Lately we have been doing more and more boondocking and dry camping. Out here in the Wild, Wild, West, there is a lot of free camping (boondocking) to be had, but only if you require zero frills – not even a dumpster!
Alternatively, dry camping usually provides access to some facilities (ranging from a pit toilet to a flush toilet), water access (sometimes), and a dumpster, but is not free.
In either case, there are no water or electricity hookups available to you, so we wanted to share some products that have made our boondocking and dry camping lives a lot more pleasant.
Note, none of these are sponsored, and they are all things we genuinely enjoy using!
When we had Trudy (no solar), we used our generator for power for approximately 1-2 hours a day. We’ve found that with boondocking, people run the gamut – some people run their generators 24/7 and other people are offended at the sight of a generator. We try to use ours as little as possible but it provides some much needed juice for our laptops, converter (which charges the 12v house batteries) and to charge up the battery banks.
With the Fox, we don’t really have to run the generator since it has a 100/120w panel on the roof (we’re not yet sure exactly what size it is). The panel has been getting great sunlight here in AZ (no surprise there), which means it pretty much keeps our 12v system charged up. However, we need to use our generator if we need to charge anything that doesn’t use a USB port or cigarette lighter (i.e. laptop) or if we want to run the A/C or use an electric appliance (microwave, coffee pot, electric tea kettle, etc.).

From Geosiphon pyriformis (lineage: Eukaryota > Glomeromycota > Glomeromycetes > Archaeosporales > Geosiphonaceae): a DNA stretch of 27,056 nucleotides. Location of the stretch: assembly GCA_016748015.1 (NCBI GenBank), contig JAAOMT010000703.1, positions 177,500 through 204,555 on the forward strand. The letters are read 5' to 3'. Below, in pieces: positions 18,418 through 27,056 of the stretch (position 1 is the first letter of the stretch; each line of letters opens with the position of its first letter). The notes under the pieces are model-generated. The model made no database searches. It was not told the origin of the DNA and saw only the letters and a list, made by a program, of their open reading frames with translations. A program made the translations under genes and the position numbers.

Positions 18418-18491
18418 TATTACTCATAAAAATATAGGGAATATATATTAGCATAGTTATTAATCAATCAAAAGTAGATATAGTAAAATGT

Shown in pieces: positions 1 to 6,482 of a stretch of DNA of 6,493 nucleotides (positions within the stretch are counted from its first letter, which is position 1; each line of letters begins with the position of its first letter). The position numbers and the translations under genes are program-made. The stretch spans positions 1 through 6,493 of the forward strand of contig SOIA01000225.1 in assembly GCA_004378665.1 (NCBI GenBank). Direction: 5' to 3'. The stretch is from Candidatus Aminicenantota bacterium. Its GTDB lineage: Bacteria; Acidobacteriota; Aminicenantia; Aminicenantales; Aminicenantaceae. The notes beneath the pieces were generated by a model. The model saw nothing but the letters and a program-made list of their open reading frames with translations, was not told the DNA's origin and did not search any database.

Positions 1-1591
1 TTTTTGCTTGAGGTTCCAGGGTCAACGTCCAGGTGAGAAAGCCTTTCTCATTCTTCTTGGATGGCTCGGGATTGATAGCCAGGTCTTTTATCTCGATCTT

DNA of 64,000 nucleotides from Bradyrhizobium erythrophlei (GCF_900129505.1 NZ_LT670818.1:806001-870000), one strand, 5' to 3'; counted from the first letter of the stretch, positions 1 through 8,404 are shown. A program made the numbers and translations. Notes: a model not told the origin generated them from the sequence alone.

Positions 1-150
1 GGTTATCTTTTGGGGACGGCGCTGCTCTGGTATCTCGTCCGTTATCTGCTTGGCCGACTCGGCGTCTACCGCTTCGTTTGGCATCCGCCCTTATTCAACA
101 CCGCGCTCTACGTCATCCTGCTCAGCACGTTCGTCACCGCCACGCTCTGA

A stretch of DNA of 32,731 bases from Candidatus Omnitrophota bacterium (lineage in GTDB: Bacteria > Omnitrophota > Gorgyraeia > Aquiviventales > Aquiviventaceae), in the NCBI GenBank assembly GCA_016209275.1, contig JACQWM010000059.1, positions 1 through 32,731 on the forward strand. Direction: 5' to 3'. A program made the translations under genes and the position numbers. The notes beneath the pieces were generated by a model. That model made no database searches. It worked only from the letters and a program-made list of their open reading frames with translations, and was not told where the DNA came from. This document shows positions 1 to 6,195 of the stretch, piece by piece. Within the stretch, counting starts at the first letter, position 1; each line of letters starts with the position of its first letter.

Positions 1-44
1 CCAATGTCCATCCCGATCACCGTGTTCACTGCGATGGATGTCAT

Trudy had 50 amp service and an onboard 5500 watt Onan generator. It was a beast – we could run both A/C units, the coffee pot, the microwave, and charge whatever we wanted at the same time. That also meant it drank fuel pretty quickly. And since it was mounted to the chassis under the slide, it was pretty loud and the exhaust sometimes came into the RV (especially if the windows were open).
Like most fifth wheels, the Fox does not have an onboard generator. The Fox only has 1 A/C unit so it has 30 amp service. Tim had read great things about Honda and Yamaha inverter generators so we jumped on a set of like-new Honda EU2000i inverter generators when they popped up on Craigslist.
We have two generators that each put out up to 2000 watts. The EU2000i Companion has one standard 15A outlet and a 30A outlet (which we plug the Fox into via an adapter) while the standard EU2000i has two 15a outlets. The great thing about these generators is that they can be linked via a Honda parallel cable – which combines their power. So if we want to run smaller appliances or charge devices, we only run one generator (and use way less fuel). If we want to run the A/C or run many appliances together, we run both generators. They also have an “Eco-Throttle” mode, which adjusts/lowers the generators’ throttle to match the electrical draw. This also lowers the noise and fuel usage. Another benefit: they’re far lighter individually than a single 3000 or 4000 watt generator!
We have two 7-gallon Aqua-Tainers (and may pick up more in the future). When we are boondocking, we don’t have access to water at the campsite. When we are dry camping, we usually do have access to water, but sometimes we are not allowed to fill the RV directly from the water and instead, the water can only be used to fill a container.
This is where the Aqua-Tainers come in! We take the container over to the water spigot and fill it up. If we know we are going to be boondocking, we fill these up ahead of time.
The challenge with these is that when full, they are very heavy and are difficult to lift it up to the fill spout of the RV. Plus, the spout is meant to accept a hose, not a gravity fed valve like the Aqua-Tainer. That means it may require some ingenuity to get the water from the Aqua-Tainer into your fresh water tank!